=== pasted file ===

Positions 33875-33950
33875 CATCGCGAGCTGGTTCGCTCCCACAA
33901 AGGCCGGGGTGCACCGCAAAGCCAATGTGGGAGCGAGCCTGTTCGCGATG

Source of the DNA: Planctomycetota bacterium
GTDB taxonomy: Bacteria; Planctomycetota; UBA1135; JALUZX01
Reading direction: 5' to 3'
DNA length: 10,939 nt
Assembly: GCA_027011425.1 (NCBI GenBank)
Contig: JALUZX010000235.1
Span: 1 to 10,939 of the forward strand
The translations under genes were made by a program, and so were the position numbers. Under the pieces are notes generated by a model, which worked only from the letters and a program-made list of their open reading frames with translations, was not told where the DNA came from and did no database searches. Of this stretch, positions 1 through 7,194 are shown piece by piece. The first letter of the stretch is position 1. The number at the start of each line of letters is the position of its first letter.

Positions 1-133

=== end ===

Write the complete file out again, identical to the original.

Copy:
Positions 33875-33950
33875 CATCGCGAGCTGGTTCGCTCCCACAA
33901 AGGCCGGGGTGCACCGCAAAGCCAATGTGGGAGCGAGCCTGTTCGCGATG

Source of the DNA: Planctomycetota bacterium
GTDB taxonomy: Bacteria; Planctomycetota; UBA1135; JALUZX01
Reading direction: 5' to 3'
DNA length: 10,939 nt
Assembly: GCA_027011425.1 (NCBI GenBank)
Contig: JALUZX010000235.1
Span: 1 to 10,939 of the forward strand
The translations under genes were made by a program, and so were the position numbers. Under the pieces are notes generated by a model, which worked only from the letters and a program-made list of their open reading frames with translations, was not told where the DNA came from and did no database searches. Of this stretch, positions 1 through 7,194 are shown piece by piece. The first letter of the stretch is position 1. The number at the start of each line of letters is the position of its first letter.

Positions 1-133